Article image

Mars missions prepare for intense solar storms on the Red Planet

As the Sun enters a period of peak activity known as solar maximum, scientists are gearing up to study how solar storms could impact future space exploration, particularly on Mars.

According to Shannon Curry, principal investigator for NASA’s MAVEN (Mars Atmosphere and Volatile EvolutioN) orbiter, this rare opportunity will provide valuable insights into the effects of solar radiation on the Red Planet.

Understanding solar storms and their impact on Mars

Solar maximum, which occurs roughly every 11 years, is a time when the Sun is especially prone to throwing fiery tantrums in the form of solar flares and coronal mass ejections. These events launch radiation deep into space, and when a series of them erupts, it’s called a solar storm.

While Earth’s magnetic field largely shields our home planet from the effects of these storms, Mars is more vulnerable due to the absence of a global magnetic field.

Curry, whose research is managed by NASA’s Goddard Space Flight Center in Greenbelt, Maryland, expressed her desire to witness a large solar event on Mars this year.

“For humans and assets on the Martian surface, we don’t have a solid handle on what the effect is from radiation during solar activity,” Curry said. “I’d actually love to see the ‘big one’ at Mars this year — a large event that we can study to understand solar radiation better before astronauts go to Mars.”

MAVEN and Curiosity are NASA’s dynamic duo

To study the impact of solar activity on Mars, NASA relies on two spacecraft: the MAVEN orbiter and the Curiosity rover. MAVEN observes radiation, solar particles, and more from high above Mars, while Curiosity’s Radiation Assessment Detector (RAD) measures the radiation that reaches the planet’s surface.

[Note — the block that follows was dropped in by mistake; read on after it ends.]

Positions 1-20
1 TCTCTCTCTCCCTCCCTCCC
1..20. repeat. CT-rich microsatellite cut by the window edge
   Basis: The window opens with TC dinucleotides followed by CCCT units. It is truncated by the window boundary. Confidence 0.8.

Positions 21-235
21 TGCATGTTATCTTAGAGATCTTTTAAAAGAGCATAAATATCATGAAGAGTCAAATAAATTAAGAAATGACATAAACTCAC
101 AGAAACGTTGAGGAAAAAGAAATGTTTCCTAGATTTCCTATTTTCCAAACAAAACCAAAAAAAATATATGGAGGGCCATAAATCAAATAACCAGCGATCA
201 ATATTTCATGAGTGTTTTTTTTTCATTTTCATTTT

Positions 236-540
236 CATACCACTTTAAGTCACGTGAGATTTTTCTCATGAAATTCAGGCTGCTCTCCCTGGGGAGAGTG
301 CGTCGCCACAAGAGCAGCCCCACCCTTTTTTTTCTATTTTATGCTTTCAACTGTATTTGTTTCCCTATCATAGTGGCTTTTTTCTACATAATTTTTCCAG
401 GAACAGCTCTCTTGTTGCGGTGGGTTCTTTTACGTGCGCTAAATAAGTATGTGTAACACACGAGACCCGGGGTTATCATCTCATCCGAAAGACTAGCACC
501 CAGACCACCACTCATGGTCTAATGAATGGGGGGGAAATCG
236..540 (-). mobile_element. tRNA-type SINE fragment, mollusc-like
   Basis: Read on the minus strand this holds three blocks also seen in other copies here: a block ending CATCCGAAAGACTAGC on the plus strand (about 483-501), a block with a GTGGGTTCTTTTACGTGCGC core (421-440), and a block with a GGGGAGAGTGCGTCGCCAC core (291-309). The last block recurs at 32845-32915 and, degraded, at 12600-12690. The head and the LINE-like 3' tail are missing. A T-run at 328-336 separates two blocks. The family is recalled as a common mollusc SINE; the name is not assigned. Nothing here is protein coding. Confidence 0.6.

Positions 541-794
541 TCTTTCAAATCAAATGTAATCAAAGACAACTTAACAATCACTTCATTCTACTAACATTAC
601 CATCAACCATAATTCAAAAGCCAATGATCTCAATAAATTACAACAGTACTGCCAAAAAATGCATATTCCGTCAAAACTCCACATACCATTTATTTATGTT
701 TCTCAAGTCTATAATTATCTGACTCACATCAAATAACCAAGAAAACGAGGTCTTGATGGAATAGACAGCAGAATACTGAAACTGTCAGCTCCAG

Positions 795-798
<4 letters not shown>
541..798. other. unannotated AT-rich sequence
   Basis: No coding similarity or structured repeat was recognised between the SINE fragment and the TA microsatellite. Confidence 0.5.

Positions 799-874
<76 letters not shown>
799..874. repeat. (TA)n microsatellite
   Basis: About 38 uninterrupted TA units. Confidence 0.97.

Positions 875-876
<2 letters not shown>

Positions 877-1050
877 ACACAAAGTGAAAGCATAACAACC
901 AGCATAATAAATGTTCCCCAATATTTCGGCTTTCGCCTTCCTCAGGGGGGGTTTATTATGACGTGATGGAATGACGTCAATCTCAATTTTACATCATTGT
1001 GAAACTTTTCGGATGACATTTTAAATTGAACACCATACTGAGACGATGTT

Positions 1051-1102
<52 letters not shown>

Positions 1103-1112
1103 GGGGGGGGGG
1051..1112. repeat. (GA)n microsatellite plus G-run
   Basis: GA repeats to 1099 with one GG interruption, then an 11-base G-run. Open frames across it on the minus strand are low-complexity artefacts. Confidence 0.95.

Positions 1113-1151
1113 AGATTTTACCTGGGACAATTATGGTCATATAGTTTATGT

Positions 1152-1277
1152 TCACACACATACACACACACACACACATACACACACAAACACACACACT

Don Hassler, RAD’s principal investigator from the Southwest Research Institute in Boulder, Colorado, explained the importance of studying both the quantity and energy of solar particles.

“You can have a million particles with low energy or 10 particles with extremely high energy,” Hassler said. “While MAVEN’s instruments are more sensitive to lower-energy ones, RAD is the only instrument capable of seeing the high-energy ones that make it through the atmosphere to the surface, where astronauts would be.”

When MAVEN detects a big solar flare, the orbiter’s team alerts the Curiosity team so they can watch for changes in RAD’s data.

The two missions can even assemble a time series measuring changes down to the half-second as particles arrive at the Martian atmosphere, interact with it, and eventually strike the surface.

Protecting spacecraft and astronauts

MAVEN also leads an early warning system that lets other Mars spacecraft teams know when radiation levels begin to rise.

This heads-up enables missions to turn off instruments that could be vulnerable to solar flares, which can interfere with electronics and radio communication.

Beyond helping to keep astronauts and spacecraft safe, studying solar maximum could also lend insight into why Mars changed from being a warm, wet Earth-like world billions of years ago to the freezing desert it is today.

Solar storms and the mystery of Mars’ lost water

Scientists are particularly interested in studying the potential connection between global dust storms and the loss of water on Mars.

Some researchers theorize that during solar storms, global dust storms could help eject water vapor high into the atmosphere, where it gets stripped away.

If a global dust storm were to occur at the same time as a solar storm, it would provide an opportunity to test this theory.

However, global dust storms are rare occurrences, and scientists are aware that the chances of this happening during the current solar maximum are slim.

Future of Mars exploration and solar storm protection

As NASA prepares for future human missions to Mars, understanding the effects of solar radiation on the planet is crucial.

The data collected by MAVEN and Curiosity during this solar maximum will help space agencies determine the level of radiation protection astronauts will require on the Red Planet.

With the Sun at its most active and Mars at its closest point to our star, the coming months will be an exciting time for scientists studying the Red Planet.

The insights gained from this rare opportunity could not only help protect future astronauts but also shed light on the mysterious history of Mars and its once-abundant water.


Like what you read? Subscribe to our newsletter for engaging articles, exclusive content, and the latest updates.

Check us out on EarthSnap, a free app brought to you by Eric Ralls and


News coming your way
The biggest news about our planet delivered to you each day